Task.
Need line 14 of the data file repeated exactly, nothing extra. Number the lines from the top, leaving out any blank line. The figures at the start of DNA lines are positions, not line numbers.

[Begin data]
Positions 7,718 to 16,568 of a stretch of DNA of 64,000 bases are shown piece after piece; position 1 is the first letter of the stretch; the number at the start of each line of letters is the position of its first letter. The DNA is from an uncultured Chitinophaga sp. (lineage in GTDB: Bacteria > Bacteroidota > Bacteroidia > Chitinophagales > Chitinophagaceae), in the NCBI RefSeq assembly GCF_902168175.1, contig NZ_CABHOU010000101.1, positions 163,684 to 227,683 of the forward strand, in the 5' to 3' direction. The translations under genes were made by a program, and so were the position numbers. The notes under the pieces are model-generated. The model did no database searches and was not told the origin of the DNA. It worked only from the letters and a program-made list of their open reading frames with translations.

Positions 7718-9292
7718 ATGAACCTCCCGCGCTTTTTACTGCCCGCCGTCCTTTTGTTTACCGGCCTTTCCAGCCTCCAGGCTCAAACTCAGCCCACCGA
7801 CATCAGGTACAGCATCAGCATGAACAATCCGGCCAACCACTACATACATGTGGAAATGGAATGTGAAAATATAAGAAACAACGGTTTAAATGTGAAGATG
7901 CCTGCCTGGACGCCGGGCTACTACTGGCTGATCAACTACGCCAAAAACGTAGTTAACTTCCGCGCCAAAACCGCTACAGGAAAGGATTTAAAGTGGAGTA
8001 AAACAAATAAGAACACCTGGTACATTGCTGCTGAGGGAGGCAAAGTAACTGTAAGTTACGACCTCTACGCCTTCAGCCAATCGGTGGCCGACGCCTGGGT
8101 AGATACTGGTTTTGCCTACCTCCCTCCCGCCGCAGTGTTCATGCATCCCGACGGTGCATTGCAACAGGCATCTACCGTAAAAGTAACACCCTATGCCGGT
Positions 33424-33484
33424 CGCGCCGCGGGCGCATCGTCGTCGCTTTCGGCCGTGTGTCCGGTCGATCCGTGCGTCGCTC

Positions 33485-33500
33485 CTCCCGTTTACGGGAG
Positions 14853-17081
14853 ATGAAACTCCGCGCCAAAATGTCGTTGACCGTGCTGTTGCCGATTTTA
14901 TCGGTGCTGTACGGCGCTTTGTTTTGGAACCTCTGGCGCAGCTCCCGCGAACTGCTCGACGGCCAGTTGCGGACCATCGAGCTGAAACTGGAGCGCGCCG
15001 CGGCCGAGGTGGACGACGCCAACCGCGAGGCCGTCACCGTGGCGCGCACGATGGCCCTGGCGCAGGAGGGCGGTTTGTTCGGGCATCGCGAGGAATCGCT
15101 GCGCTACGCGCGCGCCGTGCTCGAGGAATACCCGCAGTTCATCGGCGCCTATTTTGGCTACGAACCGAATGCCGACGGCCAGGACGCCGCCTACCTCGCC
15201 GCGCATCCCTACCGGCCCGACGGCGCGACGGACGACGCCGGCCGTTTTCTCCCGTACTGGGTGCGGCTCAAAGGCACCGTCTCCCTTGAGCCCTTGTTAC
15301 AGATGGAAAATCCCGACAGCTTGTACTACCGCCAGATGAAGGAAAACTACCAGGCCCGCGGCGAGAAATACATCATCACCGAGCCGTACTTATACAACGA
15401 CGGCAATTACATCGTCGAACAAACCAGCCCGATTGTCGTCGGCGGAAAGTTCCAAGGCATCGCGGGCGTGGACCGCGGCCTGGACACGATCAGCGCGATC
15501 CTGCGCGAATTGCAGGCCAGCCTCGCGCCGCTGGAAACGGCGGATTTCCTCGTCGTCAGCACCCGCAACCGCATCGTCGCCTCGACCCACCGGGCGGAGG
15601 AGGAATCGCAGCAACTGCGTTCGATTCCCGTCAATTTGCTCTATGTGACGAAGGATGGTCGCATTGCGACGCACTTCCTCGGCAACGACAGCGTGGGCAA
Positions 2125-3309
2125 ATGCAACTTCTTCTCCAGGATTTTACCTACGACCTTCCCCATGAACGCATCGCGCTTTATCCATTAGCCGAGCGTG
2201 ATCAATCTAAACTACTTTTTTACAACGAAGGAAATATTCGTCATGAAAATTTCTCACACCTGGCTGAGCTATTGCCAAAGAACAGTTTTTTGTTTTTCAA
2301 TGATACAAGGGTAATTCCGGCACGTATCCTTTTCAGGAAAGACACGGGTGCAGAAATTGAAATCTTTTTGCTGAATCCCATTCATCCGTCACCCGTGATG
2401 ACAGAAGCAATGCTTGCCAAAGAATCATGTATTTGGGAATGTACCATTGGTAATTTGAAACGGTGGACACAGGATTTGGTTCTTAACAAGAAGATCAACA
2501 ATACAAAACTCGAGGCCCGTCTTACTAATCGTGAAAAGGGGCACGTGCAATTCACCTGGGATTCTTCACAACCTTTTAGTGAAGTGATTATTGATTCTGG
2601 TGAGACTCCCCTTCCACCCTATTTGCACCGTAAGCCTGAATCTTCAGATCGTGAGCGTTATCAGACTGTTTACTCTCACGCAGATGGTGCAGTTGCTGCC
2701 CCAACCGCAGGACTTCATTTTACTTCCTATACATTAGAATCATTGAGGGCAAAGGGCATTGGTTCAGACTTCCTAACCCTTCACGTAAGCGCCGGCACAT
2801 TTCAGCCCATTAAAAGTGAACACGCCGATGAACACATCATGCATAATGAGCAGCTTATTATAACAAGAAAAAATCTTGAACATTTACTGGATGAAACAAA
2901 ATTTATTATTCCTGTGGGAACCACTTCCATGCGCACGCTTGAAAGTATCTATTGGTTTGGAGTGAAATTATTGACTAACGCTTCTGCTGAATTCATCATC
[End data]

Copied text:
14901 TCGGTGCTGTACGGCGCTTTGTTTTGGAACCTCTGGCGCAGCTCCCGCGAACTGCTCGACGGCCAGTTGCGGACCATCGAGCTGAAACTGGAGCGCGCCG